A photo posted by Kyle Pavone DON SOLOβ€’WCAR (@kylepavone) on

Third Case: Viral Images

Photographer Feilica Fullwood shot a random photograph of Campus Martius during the Christmas season that happened to go viral through the Metro Detroit area. The image has now been since copyrighted for this issue - but the fact still remains that even high profile news outlets and entertainment magazines were using her photograph of the Christmas tree and people skating at Campus Martius, as well as many people posting it on Instagram with no credit. 

I don't usually get personal on here but the past few months have been both the best/worst months of my life. I'm going through a lot in my personal life right now that only a select few know about and understand.. All I want is for all of my friends and family to be happy but I've been so worried about making sure everyone else is that I forget about myself sometimes... But then I wake up today and see that my photo from the tree lighting I posted on Facebook has been shared over 5K+ times and has over 2.5K likes.... To say I am humbled is a HUGE understatement. I don't post pictures for the exposure or to make money I do it solely to show side of Detroit that I see every single day that the rest of the world never gets to see and I am truly blessed to have so many amazing people that enjoy my work and that alone makes up for everything I've been dealing with and I just want to say THANK YOU to everyone that shared this post because it's each and every one of YOU GUYS that make me feel like I am doing something right...πŸ™πŸ™πŸ™πŸ™πŸ™ #detroit #313 #creativesculture #rawdetroit #motorcityshooters #createyourhype #illest_shots #shoot2kill #photowall #agameofthrones #createexplore #justgoshoot #yngkillers #alwaysexploring #creativeminds #lifeofadventure #killeverygram #primeshots #illgrammers #visualarchitects #picoftheday #createcommune #exploreeverything #visualsgang #infamous_family #killyourcity #royalsnappingartists #way2ill #campusmartius #christmasinthed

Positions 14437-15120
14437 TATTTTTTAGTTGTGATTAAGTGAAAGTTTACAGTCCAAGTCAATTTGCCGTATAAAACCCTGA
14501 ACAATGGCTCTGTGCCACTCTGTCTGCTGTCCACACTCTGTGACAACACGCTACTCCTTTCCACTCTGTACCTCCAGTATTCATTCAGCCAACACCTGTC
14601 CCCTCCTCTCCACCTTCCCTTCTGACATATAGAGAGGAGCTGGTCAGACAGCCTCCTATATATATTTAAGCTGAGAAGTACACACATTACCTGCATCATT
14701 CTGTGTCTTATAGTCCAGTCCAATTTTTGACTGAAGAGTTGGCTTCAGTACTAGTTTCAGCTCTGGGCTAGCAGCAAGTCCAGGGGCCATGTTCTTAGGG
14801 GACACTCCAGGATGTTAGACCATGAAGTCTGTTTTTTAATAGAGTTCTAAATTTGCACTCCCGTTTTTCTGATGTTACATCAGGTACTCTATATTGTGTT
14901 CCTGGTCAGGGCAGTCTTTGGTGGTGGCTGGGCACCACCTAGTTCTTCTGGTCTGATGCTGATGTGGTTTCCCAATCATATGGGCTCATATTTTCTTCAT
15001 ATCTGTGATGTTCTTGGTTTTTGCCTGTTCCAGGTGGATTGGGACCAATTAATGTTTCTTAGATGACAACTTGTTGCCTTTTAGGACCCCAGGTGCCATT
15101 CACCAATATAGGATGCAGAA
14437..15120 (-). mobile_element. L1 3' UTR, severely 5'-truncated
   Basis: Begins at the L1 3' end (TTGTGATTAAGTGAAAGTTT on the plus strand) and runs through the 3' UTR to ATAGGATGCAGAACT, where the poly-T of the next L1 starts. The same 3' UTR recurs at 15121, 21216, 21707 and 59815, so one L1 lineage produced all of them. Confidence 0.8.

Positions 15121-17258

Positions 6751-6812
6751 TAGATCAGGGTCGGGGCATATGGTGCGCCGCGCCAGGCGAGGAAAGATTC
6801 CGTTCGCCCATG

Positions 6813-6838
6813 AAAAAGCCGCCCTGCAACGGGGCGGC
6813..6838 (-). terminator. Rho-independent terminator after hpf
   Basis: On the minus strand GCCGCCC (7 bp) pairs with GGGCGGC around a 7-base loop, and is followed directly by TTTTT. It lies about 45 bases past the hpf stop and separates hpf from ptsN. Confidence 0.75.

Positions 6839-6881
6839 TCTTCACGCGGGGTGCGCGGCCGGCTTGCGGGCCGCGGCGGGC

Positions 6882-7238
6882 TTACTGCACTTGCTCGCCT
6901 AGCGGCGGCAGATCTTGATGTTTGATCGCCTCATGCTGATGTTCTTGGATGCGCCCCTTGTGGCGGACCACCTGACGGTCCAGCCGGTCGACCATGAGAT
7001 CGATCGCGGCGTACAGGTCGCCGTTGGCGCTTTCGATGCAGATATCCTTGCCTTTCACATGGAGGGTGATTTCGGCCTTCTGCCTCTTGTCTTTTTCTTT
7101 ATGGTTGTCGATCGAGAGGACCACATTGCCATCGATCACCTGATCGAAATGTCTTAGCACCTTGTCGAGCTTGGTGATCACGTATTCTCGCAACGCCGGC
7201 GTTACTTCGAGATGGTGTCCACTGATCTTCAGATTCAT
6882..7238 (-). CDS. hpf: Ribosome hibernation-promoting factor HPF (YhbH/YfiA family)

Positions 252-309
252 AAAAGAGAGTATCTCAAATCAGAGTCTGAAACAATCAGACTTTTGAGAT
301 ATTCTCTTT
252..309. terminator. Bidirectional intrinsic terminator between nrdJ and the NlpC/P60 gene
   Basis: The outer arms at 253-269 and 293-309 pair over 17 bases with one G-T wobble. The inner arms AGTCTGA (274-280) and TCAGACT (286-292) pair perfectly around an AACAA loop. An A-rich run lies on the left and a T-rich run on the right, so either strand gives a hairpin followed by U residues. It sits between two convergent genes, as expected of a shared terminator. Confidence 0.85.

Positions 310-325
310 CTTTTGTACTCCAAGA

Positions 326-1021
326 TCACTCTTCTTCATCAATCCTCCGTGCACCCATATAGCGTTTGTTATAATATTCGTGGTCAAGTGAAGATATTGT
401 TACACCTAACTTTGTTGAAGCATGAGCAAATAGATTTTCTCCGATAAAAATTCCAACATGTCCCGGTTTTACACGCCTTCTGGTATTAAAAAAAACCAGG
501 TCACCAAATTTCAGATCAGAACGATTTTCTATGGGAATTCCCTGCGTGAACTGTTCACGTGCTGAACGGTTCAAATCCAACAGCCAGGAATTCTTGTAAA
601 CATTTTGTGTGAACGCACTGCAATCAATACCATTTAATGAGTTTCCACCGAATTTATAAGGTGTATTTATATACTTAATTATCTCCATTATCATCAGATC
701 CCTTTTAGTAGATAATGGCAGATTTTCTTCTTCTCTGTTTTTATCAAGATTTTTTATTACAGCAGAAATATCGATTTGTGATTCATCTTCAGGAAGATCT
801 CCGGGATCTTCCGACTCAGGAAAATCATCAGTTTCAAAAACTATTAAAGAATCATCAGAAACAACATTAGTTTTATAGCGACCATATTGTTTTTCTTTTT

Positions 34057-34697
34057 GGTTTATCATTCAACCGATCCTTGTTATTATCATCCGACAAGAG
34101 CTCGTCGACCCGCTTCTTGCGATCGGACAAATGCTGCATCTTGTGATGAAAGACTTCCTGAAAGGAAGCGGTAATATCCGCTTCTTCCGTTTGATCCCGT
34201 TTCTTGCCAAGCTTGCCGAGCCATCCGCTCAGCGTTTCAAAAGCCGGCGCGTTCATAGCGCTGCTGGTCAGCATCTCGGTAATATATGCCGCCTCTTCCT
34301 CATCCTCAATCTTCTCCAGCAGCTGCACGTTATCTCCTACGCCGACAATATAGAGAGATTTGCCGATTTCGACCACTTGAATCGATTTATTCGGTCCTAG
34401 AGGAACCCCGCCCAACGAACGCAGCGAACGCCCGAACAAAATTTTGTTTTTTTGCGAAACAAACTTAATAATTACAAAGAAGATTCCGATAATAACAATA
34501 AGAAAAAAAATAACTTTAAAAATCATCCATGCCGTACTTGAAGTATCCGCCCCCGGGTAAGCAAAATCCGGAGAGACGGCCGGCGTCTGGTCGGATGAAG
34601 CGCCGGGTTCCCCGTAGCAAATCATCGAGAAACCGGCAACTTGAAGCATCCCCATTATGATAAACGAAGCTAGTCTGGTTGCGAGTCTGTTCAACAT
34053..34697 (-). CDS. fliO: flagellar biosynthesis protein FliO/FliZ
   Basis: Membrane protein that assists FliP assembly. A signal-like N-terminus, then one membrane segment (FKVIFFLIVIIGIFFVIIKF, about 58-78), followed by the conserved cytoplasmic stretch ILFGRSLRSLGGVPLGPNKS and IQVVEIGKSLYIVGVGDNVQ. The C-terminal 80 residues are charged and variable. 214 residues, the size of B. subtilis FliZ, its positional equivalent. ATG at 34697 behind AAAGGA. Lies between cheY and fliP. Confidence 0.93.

A photo posted by Felicia (@fjf_4192) on

Not only did that hurt the sales of said photograph (even though she still did quite well with it), it took a lot of troubleshooting to track down everyone who was even trying to claim it was theirs, let alone hit up every outlet that didn't credit her to get the credit due. Once again, it was a case of stolen intellectual property, because websites were using it for click bait. 


We as photographers don't get a legal textbook with the purchase of our first SLR, and many of us don't know where are rights lie. A handful or more of us have been screwed over in the sake of stolen images, and even had battles with people whether it be newspapers, musicians, or more, fighting for a simple credit to use. Though we can't technically enforce much unless we have a copyright, how would you like it if someone came into your job, and stole what you do, and claimed it as their own? I'm sure you wouldn't. 

Food for thought. Credit your photographer. Tip your waitresses. I'll be here all week.